In her debut novel There Are No Rules for This (She Writes Press, May 2023), JJ Elliott draws readers into a deeply affecting story of friendship, loss, guilt, healing, and forgiveness. Told from the perspective of Ali, the story starts with Feeney’s suicide and progresses through its aftershocks, while continually flashing back to memorable incidents over the course of the women’s friendship. Why didn’t Ali, who believed she knew Feeney better than Liddy or Max did, see it coming? Did she really know her at all? Did Feeney really have to die for her closest friends to know she was suffering?
Those questions are only strengthened during the traditional, staid funeral for Josephine Simms (aka Feeney), dictated by her icy mother. After enduring a carefully orchestrated, emotionless memorial service for someone who seems to be a stranger, Ali, Liddy, and Max set out to celebrate the Feeney they loved for her heart and spirit in their own way—complete with drinking a pinch of her purloined ashes in a glass of her favorite wine. After toasting Feeney, the three survivors are seized with a wild and very Feeney-ish idea: Why not hold their own funerals, so they can say and hear how much they mean to one another while they’re still alive?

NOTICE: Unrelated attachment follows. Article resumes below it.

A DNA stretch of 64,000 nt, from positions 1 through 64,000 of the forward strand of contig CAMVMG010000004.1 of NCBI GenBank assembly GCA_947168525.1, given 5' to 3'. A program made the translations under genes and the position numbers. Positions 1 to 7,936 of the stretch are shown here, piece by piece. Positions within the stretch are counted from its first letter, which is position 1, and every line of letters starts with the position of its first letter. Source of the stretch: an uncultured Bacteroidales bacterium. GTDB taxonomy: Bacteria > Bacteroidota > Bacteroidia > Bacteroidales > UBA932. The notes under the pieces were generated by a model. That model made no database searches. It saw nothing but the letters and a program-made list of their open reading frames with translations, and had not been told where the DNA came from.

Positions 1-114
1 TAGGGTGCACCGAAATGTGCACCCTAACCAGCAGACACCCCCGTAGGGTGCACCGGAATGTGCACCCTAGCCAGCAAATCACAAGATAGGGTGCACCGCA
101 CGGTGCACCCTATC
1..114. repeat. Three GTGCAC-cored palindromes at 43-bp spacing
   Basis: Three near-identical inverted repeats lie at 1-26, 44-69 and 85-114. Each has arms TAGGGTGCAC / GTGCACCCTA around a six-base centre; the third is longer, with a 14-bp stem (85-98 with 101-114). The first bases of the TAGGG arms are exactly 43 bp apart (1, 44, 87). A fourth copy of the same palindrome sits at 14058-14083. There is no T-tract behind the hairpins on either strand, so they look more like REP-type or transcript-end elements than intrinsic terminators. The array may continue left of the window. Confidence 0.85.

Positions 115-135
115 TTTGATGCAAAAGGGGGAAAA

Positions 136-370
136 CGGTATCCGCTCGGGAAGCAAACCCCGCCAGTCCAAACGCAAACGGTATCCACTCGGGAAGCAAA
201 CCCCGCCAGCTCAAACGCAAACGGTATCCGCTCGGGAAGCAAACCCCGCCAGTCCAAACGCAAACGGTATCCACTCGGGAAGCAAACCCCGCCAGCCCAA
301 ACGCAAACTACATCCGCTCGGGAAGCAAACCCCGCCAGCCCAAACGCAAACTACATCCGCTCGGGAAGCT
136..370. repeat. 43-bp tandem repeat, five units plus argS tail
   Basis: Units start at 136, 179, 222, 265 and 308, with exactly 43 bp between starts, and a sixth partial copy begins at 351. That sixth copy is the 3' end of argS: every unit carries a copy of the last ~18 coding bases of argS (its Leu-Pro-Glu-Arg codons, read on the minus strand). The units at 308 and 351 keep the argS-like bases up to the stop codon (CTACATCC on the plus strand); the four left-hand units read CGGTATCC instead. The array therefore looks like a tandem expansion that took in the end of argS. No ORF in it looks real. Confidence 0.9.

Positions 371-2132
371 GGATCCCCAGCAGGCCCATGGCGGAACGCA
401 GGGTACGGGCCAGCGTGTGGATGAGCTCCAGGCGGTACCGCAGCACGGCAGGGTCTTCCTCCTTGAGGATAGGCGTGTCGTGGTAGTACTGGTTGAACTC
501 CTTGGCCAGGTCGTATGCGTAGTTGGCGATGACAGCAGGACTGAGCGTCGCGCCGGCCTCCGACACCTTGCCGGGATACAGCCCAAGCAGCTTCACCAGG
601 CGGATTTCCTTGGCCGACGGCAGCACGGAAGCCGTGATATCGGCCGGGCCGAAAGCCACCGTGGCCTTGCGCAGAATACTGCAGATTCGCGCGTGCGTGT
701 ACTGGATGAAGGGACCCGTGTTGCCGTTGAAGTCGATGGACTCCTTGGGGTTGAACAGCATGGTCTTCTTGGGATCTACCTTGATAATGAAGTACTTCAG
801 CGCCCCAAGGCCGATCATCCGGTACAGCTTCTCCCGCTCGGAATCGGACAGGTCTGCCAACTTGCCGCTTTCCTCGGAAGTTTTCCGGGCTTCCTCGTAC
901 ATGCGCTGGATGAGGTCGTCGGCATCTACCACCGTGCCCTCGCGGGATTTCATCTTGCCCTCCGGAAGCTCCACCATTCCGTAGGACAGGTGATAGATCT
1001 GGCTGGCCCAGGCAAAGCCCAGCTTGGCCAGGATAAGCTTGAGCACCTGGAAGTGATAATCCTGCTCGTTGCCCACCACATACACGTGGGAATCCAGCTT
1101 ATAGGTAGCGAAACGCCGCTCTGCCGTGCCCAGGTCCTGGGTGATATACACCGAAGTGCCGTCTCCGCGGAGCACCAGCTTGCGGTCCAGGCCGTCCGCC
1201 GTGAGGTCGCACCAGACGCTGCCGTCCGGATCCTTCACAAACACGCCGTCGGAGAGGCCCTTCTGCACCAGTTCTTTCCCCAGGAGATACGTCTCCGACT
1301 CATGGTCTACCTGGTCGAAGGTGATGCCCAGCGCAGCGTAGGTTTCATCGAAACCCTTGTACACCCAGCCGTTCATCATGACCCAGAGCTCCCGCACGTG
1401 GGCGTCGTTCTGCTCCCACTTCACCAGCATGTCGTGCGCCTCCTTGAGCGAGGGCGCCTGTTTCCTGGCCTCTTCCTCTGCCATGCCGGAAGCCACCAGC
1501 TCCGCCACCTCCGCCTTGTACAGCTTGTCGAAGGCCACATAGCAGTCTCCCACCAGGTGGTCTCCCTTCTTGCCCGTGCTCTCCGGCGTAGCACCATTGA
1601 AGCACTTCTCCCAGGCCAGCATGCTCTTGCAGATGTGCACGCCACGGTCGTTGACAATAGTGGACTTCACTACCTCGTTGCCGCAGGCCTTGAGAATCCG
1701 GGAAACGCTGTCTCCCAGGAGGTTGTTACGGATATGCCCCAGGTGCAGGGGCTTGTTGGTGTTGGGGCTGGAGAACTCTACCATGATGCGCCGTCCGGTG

Interweaving moments of hilarity with expressions of profound grief, There Are No Rules for This offers glimpses of what drove Feeney to take her own life through comments that her friends dismissed and passages in the diary she kept, which Ali happens to find. Yet, JJ Elliott does not offer Ali, Liddy, and Max—or her readers—clear and simple answers. When the novel closes, the reasons Feeney did not seek help from her friends and felt unable to go on living remain a mystery. What shines out, however, is the value of Feeney’s life and her ongoing gift to the women she loved.